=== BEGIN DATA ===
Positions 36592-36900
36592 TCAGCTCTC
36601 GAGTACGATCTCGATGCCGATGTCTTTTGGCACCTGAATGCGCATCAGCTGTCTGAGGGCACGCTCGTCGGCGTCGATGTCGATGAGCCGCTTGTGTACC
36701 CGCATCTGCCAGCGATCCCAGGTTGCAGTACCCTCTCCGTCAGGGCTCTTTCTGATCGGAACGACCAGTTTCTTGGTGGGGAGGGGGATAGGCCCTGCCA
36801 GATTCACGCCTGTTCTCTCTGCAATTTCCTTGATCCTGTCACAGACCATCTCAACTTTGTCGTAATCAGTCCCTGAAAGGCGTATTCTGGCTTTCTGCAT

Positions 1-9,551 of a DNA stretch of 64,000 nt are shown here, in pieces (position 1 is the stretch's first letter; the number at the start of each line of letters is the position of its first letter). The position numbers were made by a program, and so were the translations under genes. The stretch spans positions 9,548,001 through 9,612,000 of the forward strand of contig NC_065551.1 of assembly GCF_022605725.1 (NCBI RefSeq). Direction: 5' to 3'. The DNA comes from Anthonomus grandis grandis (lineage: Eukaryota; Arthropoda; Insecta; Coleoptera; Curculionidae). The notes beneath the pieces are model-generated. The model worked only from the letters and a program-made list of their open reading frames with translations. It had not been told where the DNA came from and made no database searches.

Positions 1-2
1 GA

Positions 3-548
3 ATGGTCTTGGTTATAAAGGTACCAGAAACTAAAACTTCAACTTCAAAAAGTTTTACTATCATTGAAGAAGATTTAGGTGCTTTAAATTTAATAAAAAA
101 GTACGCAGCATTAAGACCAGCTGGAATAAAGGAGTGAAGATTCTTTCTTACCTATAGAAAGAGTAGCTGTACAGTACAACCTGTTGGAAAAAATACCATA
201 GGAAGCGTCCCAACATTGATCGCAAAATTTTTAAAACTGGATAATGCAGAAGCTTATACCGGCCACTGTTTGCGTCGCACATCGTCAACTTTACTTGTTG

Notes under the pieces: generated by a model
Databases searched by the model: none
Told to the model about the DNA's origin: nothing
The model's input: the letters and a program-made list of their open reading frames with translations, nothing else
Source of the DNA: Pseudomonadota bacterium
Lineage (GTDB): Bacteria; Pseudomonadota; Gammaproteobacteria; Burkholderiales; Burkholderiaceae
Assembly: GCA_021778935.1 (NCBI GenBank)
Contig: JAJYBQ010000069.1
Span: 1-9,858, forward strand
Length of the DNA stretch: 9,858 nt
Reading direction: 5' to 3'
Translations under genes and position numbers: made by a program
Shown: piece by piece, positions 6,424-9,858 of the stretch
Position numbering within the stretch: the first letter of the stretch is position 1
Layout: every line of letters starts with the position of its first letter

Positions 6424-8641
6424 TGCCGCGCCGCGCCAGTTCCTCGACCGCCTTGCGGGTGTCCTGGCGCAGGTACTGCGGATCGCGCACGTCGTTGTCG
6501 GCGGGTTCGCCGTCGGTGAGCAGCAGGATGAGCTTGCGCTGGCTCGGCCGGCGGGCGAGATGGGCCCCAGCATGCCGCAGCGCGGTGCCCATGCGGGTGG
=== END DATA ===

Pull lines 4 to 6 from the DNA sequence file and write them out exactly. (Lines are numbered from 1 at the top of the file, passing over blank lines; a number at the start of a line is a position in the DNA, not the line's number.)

36701 CGCATCTGCCAGCGATCCCAGGTTGCAGTACCCTCTCCGTCAGGGCTCTTTCTGATCGGAACGACCAGTTTCTTGGTGGGGAGGGGGATAGGCCCTGCCA
36801 GATTCACGCCTGTTCTCTCTGCAATTTCCTTGATCCTGTCACAGACCATCTCAACTTTGTCGTAATCAGTCCCTGAAAGGCGTATTCTGGCTTTCTGCAT

Positions 1-9,551 of a DNA stretch of 64,000 nt are shown here, in pieces (position 1 is the stretch's first letter; the number at the start of each line of letters is the position of its first letter). The position numbers were made by a program, and so were the translations under genes. The stretch spans positions 9,548,001 through 9,612,000 of the forward strand of contig NC_065551.1 of assembly GCF_022605725.1 (NCBI RefSeq). Direction: 5' to 3'. The DNA comes from Anthonomus grandis grandis (lineage: Eukaryota; Arthropoda; Insecta; Coleoptera; Curculionidae). The notes beneath the pieces are model-generated. The model worked only from the letters and a program-made list of their open reading frames with translations. It had not been told where the DNA came from and made no database searches.